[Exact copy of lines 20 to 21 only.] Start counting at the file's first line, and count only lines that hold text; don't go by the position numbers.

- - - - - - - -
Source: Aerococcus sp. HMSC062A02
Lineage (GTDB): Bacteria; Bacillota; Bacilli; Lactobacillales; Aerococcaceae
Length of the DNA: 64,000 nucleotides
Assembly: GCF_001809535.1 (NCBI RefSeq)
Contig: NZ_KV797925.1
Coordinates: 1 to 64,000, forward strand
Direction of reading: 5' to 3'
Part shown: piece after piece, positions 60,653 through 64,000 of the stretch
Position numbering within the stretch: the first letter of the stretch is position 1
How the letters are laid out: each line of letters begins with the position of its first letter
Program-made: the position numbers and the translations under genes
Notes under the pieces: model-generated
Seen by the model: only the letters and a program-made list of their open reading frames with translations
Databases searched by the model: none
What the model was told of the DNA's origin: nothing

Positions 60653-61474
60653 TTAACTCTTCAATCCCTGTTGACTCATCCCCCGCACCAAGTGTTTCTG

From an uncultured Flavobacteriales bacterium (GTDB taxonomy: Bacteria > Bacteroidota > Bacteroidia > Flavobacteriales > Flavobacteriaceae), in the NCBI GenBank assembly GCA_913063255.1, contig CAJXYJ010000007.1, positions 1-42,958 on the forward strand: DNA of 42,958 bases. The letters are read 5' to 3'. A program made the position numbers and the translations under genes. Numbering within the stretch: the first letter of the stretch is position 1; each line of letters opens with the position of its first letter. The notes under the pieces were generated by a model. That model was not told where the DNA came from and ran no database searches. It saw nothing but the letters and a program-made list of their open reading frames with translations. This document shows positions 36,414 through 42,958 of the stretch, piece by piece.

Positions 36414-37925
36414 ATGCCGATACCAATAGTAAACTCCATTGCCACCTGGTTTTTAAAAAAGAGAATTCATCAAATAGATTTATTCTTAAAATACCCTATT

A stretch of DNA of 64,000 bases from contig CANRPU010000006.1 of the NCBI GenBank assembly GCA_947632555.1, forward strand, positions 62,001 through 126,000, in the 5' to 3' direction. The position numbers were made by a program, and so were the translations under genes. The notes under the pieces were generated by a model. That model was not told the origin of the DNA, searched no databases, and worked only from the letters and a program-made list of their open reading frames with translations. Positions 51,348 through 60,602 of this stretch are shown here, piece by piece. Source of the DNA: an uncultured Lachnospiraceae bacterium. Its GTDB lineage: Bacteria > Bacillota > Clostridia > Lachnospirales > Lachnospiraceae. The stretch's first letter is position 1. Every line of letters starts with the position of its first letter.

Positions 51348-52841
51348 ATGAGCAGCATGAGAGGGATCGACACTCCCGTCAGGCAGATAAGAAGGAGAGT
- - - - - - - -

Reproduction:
36414 ATGCCGATACCAATAGTAAACTCCATTGCCACCTGGTTTTTAAAAAAGAGAATTCATCAAATAGATTTATTCTTAAAATACCCTATT

A stretch of DNA of 64,000 bases from contig CANRPU010000006.1 of the NCBI GenBank assembly GCA_947632555.1, forward strand, positions 62,001 through 126,000, in the 5' to 3' direction. The position numbers were made by a program, and so were the translations under genes. The notes under the pieces were generated by a model. That model was not told the origin of the DNA, searched no databases, and worked only from the letters and a program-made list of their open reading frames with translations. Positions 51,348 through 60,602 of this stretch are shown here, piece by piece. Source of the DNA: an uncultured Lachnospiraceae bacterium. Its GTDB lineage: Bacteria > Bacillota > Clostridia > Lachnospirales > Lachnospiraceae. The stretch's first letter is position 1. Every line of letters starts with the position of its first letter.